Local LGBTQ residents and advocates generally agreed with the report, but also cited some difficulties retirees might face.
The report used several metrics to determine
The report states, "The county of
Before they met each other in 2000 in
"Our love for
Generally, people tend to retire where they work, said
LGBTQ community members tend to have fewer resources, she said.
They also have a lot less family to rely upon: Aging presents unique challenges for the LGBTQ population, she said. Studies show 85% of long-term care to heterosexuals is provided by adult children and spouses, Borden said. .
Borden pointed to
"We have some very good programs for people who live here," said Borden, who identified herself as a member of the LGBTQ community.
She said the growing support for lesbian, gay, bisexual and transgender rights is helping develop LGBTQ-friendly senior housing properties nationally, and many states have developed affordable housing targeted for the LGBTQ community.
"I hope someone will develop this in
Moore said lesbians tend to be less prepared for retirement financially. Women traditionally have faced discrimination in workplaces, and they've been trapped in professions that don't pay well. Often they also don't have a family, which denies them the benefits of a family income, she said. Less income means fewer opportunities to save and invest, she said.
Recently, Out Boulder organized a workshop on financial planning for those 50 and older.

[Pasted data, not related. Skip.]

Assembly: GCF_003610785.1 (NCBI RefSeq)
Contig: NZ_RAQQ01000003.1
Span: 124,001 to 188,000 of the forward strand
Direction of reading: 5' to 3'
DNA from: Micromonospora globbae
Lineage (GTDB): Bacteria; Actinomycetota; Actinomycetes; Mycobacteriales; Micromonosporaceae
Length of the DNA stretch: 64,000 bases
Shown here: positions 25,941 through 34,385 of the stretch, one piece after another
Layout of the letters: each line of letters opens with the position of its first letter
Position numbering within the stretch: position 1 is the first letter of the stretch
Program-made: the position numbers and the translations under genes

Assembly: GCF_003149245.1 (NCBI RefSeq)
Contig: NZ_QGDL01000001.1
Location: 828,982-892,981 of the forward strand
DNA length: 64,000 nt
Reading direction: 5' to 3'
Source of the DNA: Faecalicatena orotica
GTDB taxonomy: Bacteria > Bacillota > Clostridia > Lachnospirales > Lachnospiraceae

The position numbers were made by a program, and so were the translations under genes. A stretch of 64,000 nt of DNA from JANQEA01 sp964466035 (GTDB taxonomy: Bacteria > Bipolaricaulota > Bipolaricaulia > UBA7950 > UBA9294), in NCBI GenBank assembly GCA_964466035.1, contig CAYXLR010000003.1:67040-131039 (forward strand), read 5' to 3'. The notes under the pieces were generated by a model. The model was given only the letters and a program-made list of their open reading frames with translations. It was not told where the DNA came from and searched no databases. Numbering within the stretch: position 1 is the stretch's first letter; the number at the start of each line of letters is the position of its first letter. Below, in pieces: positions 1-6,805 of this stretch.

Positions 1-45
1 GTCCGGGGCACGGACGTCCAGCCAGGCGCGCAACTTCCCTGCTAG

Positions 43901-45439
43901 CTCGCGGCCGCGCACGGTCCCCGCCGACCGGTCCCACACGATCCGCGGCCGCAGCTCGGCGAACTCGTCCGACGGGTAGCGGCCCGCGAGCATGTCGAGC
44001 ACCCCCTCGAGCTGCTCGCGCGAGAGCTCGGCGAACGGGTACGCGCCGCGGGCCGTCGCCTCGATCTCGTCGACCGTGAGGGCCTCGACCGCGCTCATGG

"There are a lot of limited-income LGBTQ older adults in
Many of those with limited incomes choose to live in
"We are launching a new volunteer program called Rainbow Connections, where LGBTQ+ or allied community members provide volunteer services to isolated or compromised LGBTQ+ older adults through weekly phone calls, visits and/or outings," Chifalo said.
Members of the LGBTQ community generally make less money compared to heterosexuals, according to a 2018 Financial Wellness Census by Prudential. "Half of the LGBTQ respondents in our sample reported that their household income was below
The Prudential census also reported despite comparable access to workplace retirement plans, LGBTQ respondents are saving less for retirement than their non-LGBTQ counterparts.
It's because the LGBTQ community traditionally faced discrimination based on gender and sexual orientation, said Roberts of
"LGBTQ people had nowhere to go. With marriage equality they can take advantage of all financial planning techniques," Roberts said.
Roberts, who described himself as a straightish-ally of LGBTQ, said as more and more people realize they have family and friends who identify as LGBTQ, they would become allies.
"They are needed to help drive a positive change," he said.
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